This article appeared in the September/October 2020 issue of Discover magazine as "Superbots Save the Day." Subscribe for more stories like these.
Imagine you’re trapped in the wreckage of a collapsed building. Unable to move underneath the debris, you’re forced to wait, hoping a first responder will soon pull you from the rubble. Finally, something peeks through the tangle of concrete and steel, and you find yourself face-to-face with … a robot?
We have to contend with our fair share of disasters on our little blue planet. These calamities can range from extreme weather events like hurricanes to other naturally occurring phenomena such as earthquakes and volcanic eruptions. Sometimes, as with explosions and bombings, the destruction is intentional — whereas, in the case of nuclear accidents, mining disasters and most wildfires, it’s simply the unfortunate side effect of human activities. Regardless of the cause, for centuries, humans have set out on search-and-rescue missions to save those left in a disaster’s wake.
But in the past few decades, robots have taken an increasingly active role in these rescue efforts. Bots have battled their way through major events like the World Trade Center attacks, hurricanes Katrina and Harvey, the Fukushima Daiichi nuclear disaster and the eruption of Hawaii’s Kilauea volcano.
These mechanical saviors can range from ground to marine to aerial vehicles — including drones that don’t just rummage through rubble for survivors, but provide reconnaissance from above. Beyond that, roboticists across the globe are building new, inventive types of rescue robots. Many projects still in development draw inspiration from the animal kingdom, mimicking designs that nature has perfected to make machines that can move through harsh environments, from droids that resemble snakes and cockroaches to a fleet of autonomous bees. And while many are still years away from being used in actual crises, they point toward a future in which — contrary to much of science fiction, where bots bring death and destruction — it’s the robots that come to our rescue.
A Brief History of Disaster Robotics
Scientists began suggesting the idea of using robots for search-and-rescue operations in the 1980s. They were driven by the prospect of bots that could operate in a range of environments, from underground tunnels to volcanic craters to the twisted maze of concrete created when buildings collapse. In short, they wanted robots that could go to places that are unreachable — or simply too dangerous — for human rescuers. “That just seemed to be a go-to application in robotics,” says roboticist Robin Murphy, director of the Humanitarian Robotics and AI Laboratory at Texas A&M University. But these ideas didn’t gain much traction at the time, partly because robots weren’t advanced enough yet to do the tasks being proposed.
Then, in 1995, at opposite ends of the globe, two major events made scientists take the promise of disaster robotics much more seriously: the Oklahoma City bombing and the Hanshin-Awaji earthquake in Kobe, Japan. The former reduced a significant chunk of the Alfred P. Murrah Federal Building to rubble and killed 168 people. The latter was among the worst quakes in Japan’s history, killing an estimated 6,400 and damaging or destroying nearly 400,000 buildings. In both instances, says Murphy, the difficulty of digging through collapsed buildings made it nearly impossible to reach those confined within. “There were most likely survivors trapped within the deep recesses,” she says. “And you just couldn’t get to them in time.”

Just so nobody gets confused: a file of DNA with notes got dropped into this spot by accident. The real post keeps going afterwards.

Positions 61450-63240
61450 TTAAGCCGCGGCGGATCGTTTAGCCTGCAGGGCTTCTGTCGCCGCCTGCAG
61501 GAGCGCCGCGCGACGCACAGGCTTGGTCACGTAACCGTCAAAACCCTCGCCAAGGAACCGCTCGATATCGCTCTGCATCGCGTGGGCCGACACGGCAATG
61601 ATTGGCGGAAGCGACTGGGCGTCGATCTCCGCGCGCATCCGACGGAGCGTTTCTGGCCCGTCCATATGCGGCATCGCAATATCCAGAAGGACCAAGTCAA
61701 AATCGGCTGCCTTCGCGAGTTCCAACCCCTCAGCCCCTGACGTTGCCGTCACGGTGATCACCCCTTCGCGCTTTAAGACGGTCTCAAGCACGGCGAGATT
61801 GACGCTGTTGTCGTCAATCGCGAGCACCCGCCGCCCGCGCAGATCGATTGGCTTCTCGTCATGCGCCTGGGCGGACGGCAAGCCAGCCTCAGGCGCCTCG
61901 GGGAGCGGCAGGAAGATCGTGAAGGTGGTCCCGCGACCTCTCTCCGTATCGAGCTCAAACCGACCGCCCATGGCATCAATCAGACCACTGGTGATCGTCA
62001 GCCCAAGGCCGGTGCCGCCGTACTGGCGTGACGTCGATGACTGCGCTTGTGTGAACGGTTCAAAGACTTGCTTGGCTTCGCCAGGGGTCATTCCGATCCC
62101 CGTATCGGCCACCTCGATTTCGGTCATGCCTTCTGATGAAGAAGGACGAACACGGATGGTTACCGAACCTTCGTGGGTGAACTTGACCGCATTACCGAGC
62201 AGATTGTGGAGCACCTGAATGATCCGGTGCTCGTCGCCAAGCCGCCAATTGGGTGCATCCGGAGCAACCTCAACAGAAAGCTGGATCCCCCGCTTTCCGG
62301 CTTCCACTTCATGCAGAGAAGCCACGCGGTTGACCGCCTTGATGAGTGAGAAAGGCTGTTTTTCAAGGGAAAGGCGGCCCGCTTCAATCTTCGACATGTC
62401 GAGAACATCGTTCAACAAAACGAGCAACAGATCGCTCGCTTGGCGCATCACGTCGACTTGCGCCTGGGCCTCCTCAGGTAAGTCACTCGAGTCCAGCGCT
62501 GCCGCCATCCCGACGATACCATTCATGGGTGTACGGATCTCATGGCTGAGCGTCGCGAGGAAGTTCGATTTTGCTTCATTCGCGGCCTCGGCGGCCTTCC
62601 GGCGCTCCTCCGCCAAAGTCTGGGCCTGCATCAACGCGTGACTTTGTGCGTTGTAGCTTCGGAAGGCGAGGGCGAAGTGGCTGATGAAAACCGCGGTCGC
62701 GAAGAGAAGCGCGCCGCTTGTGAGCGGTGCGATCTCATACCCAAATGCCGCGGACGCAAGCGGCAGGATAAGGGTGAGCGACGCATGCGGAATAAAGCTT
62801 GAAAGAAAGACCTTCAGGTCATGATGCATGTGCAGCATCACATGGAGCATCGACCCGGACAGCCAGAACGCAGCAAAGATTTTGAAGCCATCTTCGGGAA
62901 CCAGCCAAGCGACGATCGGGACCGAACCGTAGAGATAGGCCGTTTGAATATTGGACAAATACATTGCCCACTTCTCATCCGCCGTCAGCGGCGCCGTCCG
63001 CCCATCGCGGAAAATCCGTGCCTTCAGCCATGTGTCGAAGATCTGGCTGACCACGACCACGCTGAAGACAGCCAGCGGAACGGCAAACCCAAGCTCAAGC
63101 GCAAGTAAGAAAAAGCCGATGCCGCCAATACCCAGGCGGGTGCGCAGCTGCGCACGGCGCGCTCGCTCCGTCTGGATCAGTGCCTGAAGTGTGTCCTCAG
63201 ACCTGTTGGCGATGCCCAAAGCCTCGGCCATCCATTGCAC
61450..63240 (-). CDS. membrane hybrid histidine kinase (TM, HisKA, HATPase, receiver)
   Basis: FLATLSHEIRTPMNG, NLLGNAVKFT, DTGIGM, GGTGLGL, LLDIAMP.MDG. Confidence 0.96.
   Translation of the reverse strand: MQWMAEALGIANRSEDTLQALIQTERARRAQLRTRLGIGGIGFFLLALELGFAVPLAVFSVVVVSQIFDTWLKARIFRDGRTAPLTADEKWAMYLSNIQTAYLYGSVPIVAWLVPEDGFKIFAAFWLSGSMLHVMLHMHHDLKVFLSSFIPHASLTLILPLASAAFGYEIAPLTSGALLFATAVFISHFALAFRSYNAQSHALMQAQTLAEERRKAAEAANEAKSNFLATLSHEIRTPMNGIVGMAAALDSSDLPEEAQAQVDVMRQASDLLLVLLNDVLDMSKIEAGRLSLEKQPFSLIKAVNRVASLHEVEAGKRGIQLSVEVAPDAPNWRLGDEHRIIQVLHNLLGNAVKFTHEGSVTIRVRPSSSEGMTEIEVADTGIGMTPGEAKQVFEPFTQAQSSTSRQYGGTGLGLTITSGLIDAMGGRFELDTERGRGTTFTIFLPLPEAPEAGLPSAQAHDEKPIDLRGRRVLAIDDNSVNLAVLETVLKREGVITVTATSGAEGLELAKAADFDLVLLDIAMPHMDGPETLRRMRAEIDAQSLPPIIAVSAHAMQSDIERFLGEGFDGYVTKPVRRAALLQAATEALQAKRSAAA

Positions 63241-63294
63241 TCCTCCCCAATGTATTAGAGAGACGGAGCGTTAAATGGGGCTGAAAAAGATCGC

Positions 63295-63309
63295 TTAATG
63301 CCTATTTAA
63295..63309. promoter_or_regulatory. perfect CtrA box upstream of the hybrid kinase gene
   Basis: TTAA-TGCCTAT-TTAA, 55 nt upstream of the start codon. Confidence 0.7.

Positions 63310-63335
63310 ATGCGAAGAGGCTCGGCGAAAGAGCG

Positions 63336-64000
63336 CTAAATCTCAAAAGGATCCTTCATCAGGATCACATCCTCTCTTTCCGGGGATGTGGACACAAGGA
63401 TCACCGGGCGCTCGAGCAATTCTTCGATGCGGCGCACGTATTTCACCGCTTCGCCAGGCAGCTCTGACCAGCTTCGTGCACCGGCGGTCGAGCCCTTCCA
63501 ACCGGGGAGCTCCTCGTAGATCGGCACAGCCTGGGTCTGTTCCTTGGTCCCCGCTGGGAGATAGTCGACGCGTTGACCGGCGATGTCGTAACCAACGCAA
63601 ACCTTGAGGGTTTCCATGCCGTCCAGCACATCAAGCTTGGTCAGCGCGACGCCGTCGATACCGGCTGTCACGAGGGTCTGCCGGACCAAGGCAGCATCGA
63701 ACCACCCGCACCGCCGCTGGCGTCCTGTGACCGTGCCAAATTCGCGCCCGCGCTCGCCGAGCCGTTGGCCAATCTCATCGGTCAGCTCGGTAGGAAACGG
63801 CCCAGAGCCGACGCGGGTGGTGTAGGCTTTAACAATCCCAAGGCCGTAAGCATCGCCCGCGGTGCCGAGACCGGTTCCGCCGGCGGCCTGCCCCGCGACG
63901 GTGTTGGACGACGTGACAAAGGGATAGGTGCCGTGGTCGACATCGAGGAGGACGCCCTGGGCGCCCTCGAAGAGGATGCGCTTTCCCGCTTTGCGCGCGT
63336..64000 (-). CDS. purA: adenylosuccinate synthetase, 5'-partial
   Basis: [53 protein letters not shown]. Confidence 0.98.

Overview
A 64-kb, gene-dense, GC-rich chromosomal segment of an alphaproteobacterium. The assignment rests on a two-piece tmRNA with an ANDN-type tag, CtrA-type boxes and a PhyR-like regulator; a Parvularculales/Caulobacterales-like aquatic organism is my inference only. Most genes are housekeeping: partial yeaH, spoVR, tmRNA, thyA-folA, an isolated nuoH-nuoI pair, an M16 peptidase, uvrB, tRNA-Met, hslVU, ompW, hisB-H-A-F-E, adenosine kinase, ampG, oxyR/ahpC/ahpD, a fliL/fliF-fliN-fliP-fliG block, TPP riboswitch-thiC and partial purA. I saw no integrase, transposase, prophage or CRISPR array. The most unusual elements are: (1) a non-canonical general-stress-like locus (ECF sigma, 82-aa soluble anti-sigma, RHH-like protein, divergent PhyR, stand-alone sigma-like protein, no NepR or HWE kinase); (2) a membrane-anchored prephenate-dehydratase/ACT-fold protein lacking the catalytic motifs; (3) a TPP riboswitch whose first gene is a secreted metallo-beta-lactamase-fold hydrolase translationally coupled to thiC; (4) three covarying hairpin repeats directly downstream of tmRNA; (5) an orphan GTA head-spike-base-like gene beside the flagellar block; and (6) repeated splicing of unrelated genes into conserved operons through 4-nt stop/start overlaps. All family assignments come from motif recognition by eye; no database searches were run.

Meanwhile, roboticists across the world were working to make more agile robots that could operate in extreme environments. With those two catastrophes as catalysts, the notion of search-and-rescue robotics shifted from an abstract idea into the domain of applied research. In the U.S., those efforts were led by Murphy, while in Japan, they were spearheaded by roboticist Satoshi Tadokoro; together, they are considered the founders of the field of disaster robotics.
“The Japanese had been working on large robots,” says Murphy. “[They] wanted big robots to rapidly remove rubble.” In the U.S., on the other hand, the emphasis was on building smaller robots to first locate people who were trapped within collapsed structures, and then figure out how to get to them. “[Both approaches] were very measured, with safe engineering practices,” she adds. “But they were two different approaches.”
Rescue robots were deployed for the first time after the attacks on the World Trade Center on the morning of Sept. 11, 2001. By 4 p.m. that day, a team of roboticists from Washington, D.C. — led by Lt. Col. John Blitch of the U.S. Army, founder of the Center for Robot-Assisted Search and Rescue — had arrived on the scene. At the time, the jet fuel that set the towers ablaze was still burning.
“There were places where it was like an oven,” says Murphy, then an engineering professor at the University of South Florida, who led a separate robotics team. Her research group had been ready and waiting to deploy robots in a crisis for a year prior. Murphy and three graduate students jumped in the car as soon as they got word of the attack, bringing small, wheeled robots equipped with headlights and cameras and connected to a tether. “The advantage of a robot was to be able to go [into] places people and dogs couldn’t, and do things they can’t do,” adds Murphy.
But getting robots into these places wasn’t always easy. At the World Trade Center site, the scientists quickly realized that they often needed to climb ladders and clamber over debris before they could deploy their robots in these deep recesses. In some cases, the bots had to be carried in backpacks up to half a mile from the staging area.
While these robots didn’t find any survivors after 9/11, they provided invaluable feedback for the researchers under real-time conditions. “We began to see that a smaller [robot] is indeed better,” says Murphy. They also learned that when first responders are working with robots in a chaotic, unstructured environment, two heads are better than one. “You don’t know which way is up, you’ve lost depth perception, it’s dark, you’re under a lot of stress and you’re looking at a small screen,” says Murphy. “All of these things make it very easy to have errors. But if you have a second person, [and] you’re both talking aloud, your performance improves dramatically.” In a 2004 study co-authored by Murphy, researchers found that roboticists who talked more with their teammates were nine times more likely to find survivors in search-and-rescue drills.